Pros and cons of doing business in France

France has an advanced and industrialized economy which is the third largest in Europe and sixth globally.  It is one of the EU’s founding members and a long-standing member of G7, G20, OECD, and the World Trade Organization. France is also one of the most attractive countries in the world for tourists and it is therefore no wonder that it often comes under the microscope of foreign investors looking to set up business in Europe.

In this insight, we examine the pros and cons of doing business in France.


France has an overall pro-business environment, ranking 32 (out of 191 countries) in ease of business according to the world-bank report. It has a sophisticated and mature financial market and a highly educated workforce pool giving businesses the opportunity to easily recruit the staff they require.

For start-up businesses that may find all the procedures and regulations confusing and tiring, there is the status of “micro-entrepreneur”. This status gives access to much simpler business regulations and simpler tax regime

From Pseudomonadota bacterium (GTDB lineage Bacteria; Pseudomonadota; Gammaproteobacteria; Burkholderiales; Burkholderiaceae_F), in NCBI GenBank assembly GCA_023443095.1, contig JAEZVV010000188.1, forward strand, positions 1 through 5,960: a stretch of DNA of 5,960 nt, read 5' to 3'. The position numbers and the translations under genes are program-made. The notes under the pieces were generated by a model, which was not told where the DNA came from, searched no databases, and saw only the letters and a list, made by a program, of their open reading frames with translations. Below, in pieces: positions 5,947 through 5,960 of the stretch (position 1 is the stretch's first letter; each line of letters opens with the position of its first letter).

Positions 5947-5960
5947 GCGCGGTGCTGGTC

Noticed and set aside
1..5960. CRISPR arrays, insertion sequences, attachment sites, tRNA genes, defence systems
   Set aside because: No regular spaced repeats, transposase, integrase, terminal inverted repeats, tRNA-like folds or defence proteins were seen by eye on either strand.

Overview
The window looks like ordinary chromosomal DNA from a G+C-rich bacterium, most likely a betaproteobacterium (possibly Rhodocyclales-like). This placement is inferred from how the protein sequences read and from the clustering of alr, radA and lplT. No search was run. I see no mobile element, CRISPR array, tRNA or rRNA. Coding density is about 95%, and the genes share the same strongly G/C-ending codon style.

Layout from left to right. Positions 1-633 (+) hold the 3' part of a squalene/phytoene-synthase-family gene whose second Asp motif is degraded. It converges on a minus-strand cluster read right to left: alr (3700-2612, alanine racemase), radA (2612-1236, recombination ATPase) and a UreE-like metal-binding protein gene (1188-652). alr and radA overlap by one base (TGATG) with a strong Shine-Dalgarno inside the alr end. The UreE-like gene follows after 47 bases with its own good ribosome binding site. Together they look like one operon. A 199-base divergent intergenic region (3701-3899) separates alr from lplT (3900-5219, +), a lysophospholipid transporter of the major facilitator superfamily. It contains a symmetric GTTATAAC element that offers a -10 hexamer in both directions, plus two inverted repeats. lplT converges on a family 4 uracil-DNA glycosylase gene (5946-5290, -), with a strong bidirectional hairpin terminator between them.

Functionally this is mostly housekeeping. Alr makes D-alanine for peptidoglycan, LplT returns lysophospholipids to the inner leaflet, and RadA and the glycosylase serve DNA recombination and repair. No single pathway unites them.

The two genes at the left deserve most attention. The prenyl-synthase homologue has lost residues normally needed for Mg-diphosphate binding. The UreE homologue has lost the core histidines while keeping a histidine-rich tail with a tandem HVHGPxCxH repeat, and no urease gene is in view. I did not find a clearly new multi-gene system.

The French government encourages technology start-ups with the French Tech Visa scheme and French Tech label cities which offer shared spaces at lower costs for tech start-ups. The French government invests heavily in technology R&D and the Sophia Antipolis technology park in Paris has one of the highest pools of technology engineers.

France is one of the most popular touristic countries worldwide attracting over 85 million tourists annually and this makes it a magnet for businesses in tourism, travel, and hospitality businesses.


Despite its high ranking in ease of doing business, starting up a business in France, especially for non-EU residents can be lengthy and bureaucratic. France is a champion of employee rights which means that businessmen have to deal with complex labor laws and as France has a strong social security system, employers may find the social security and payroll taxes to be on the high side.

For English-speaking entrepreneurs, language may be another hurdle as at least some knowledge of the French language is required in order to run a business in France.

Last but not least France corporate tax rate is 25% which is one of the highest tax rates in the EU.